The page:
The paper sensor detects pesticides in food quickly and inexpensively

The gadget created at USP resembles a blood glucose meter for diabetics. In contact with fruits and vegetables, it identifies the quantity of fungicide


1 hour ago

The paper sensor detects pesticides in food quickly and inexpensively

Image: Researchers Collection

Text: Maria Fernanda Ziegler | FAPESP Agency

Researchers at the University of São Paulo (USP) have developed an electrochemical sensor made from kraft paper capable of detecting the presence of pesticides in fruits and vegetables in real time. In contact with apples or cabbage for example, the sensor, connected to an electronic device, identifies the presence and measures the quantity of carbendazim fungicide – widely used in Brazil, although prohibited.

The work, supported by FAPESP through three projects (18/22214-6, 19/13514-9 It is 22/03758-0), involving groups from the Institutes of Physics (IFSC-USP) and Chemistry (IQSC-USP) at the São Carlos campus. The results were released in the review food chemistry.

“To check for the presence of pesticides in food using conventional approaches, it is necessary to grind up a sample, subject it to time-consuming chemical processes, and only then detect the substance. Portable sensors, like the one we developed for continuous monitoring of pesticide concentrations in agriculture and the food industry, eliminate the need for these complex procedures. It’s much easier, cheaper, as well as being much more reliable for a supermarket, restaurant or importer to do the verification,” he says. Osvaldo Novais de Oliveira Juniorprofessor at IFSC-USP.

The new device has high sensitivity and looks like glucometers [glicosímetro] used by diabetics. To measure the quantity of pesticide in food, the electrochemical sensor detects the presence of the fungicide and the result is accessible, in a few minutes, via a mobile application.

“In the tests we performed, the device had similar sensitivity to the conventional method. All in a faster and cheaper way,” says Jose Luiz Bott Netopostdoc and corresponding author of the article describing the development of the tool.

How it works

As Bott Neto explains, the device is essentially a paper substrate modified with carbon ink and electrochemically treated in an acidic medium to activate the carboxylic groups – allowing detection.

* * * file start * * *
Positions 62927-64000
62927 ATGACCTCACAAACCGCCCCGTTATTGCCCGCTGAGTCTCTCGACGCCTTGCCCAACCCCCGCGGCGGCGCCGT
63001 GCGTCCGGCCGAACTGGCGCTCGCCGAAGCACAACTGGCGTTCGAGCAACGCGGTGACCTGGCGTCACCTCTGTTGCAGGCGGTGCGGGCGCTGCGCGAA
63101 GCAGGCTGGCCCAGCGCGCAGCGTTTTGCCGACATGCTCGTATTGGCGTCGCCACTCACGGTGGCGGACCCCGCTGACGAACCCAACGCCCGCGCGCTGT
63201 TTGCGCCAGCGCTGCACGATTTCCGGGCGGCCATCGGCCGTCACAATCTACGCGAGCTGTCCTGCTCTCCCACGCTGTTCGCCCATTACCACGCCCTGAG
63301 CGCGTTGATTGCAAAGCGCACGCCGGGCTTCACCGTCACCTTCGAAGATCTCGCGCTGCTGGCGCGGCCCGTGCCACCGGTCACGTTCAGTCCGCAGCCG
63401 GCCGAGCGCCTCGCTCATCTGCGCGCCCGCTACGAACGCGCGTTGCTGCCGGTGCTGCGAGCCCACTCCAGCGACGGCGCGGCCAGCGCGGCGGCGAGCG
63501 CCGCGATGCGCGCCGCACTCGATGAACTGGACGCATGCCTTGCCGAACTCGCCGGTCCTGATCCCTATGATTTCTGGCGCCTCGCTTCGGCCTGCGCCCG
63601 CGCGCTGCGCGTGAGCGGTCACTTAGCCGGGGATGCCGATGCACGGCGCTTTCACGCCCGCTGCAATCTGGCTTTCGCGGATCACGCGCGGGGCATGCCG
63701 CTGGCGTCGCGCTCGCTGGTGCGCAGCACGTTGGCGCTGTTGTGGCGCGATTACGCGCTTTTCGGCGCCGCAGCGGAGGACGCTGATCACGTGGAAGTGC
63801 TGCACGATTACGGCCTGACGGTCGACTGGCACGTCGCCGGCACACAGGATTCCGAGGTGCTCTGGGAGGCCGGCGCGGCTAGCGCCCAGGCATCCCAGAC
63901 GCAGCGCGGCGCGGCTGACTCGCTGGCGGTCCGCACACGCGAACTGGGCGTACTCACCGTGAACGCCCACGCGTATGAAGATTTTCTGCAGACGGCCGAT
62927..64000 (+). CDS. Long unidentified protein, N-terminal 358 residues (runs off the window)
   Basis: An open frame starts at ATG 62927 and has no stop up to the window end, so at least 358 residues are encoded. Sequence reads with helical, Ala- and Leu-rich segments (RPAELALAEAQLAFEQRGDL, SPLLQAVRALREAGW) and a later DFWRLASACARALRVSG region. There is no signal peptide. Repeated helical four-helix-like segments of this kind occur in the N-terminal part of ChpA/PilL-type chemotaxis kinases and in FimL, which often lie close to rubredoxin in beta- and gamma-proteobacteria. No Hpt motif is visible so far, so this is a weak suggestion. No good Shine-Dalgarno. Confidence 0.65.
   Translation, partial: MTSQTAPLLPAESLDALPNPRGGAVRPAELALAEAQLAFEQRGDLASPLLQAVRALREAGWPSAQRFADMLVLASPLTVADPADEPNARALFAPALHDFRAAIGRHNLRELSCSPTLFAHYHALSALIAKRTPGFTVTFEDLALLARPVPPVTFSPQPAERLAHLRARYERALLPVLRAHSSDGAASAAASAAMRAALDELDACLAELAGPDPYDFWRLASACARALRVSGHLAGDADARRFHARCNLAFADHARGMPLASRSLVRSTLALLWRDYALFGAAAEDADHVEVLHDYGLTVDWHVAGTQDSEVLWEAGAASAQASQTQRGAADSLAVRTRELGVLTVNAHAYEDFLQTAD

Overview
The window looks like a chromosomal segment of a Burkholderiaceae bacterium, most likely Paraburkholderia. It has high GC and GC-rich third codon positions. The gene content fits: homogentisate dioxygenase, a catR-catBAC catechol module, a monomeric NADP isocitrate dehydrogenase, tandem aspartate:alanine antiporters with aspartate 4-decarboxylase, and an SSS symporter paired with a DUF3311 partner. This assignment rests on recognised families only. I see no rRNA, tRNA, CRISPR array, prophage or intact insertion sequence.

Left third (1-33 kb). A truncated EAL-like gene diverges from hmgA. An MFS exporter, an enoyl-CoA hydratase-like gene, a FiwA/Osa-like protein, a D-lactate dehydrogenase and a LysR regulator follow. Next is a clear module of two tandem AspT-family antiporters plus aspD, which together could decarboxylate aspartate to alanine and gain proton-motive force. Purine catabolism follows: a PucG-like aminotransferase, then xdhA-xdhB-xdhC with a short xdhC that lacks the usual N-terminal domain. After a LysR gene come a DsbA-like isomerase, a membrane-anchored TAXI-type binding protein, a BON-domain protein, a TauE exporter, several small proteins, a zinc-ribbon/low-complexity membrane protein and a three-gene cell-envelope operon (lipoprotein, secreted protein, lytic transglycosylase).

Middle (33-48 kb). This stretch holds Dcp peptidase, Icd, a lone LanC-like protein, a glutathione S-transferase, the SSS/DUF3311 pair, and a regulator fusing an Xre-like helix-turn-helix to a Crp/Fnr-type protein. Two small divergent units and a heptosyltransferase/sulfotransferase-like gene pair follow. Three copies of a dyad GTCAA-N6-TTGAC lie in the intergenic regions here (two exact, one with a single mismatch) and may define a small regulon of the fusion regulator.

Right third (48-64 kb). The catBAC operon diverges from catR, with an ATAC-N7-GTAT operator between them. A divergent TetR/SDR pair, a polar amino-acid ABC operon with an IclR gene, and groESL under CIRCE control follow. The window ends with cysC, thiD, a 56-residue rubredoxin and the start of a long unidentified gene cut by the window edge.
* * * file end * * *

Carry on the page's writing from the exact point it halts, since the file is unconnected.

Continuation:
“We use the same system used in screen printing [estamparia de roupas] to transfer the conductive carbon ink to the kraft paper strip, creating a device based on electrochemistry. The device is made of three carbon electrodes and immersed in an acid solution to activate the carboxylic groups. In other words, oxygen atoms are added to the structure of the carbon electrode. In contact with a sample contaminated with carbendazim, the sensor induces an electrochemical oxidation reaction which allows the detection of the fungicide. Thus, the amount of carbendazim is measured via electric current,” says Bott Neto at FAPESP Agency.

To develop the device, the researchers evaluated the stability and impact of the paper structure on the construction of the sensors. “In addition to the development of the device, part of the work focused on understanding the problem of the properties of paper in the manufacture of the device”, specifies the postdoctoral fellow. Thiago Serafim Martins.

Best choice

The researchers analyzed two types of paper: kraft and parchment. Both have proven to be stable enough for building sensors. However, according to Martins, the porous nature of kraft paper provided greater sensitivity to the sensor and to the carboxylic groups formed during electrochemical activation.

He explains that making paper electrodes opens up the possibility of several applications. “There are commercial plastic or ceramic electrodes. In our work, we have managed to develop electrochemical sensors with paper, a much more malleable material, which expands its use in several areas, not only in agriculture or the food sector, but in other areas such as health. , for example,” he says. . .

The article Optimized acid-treated paper-based electrochemical sensors for detecting carbendazim on apple and cabbage skin can be read at:

Leave a Comment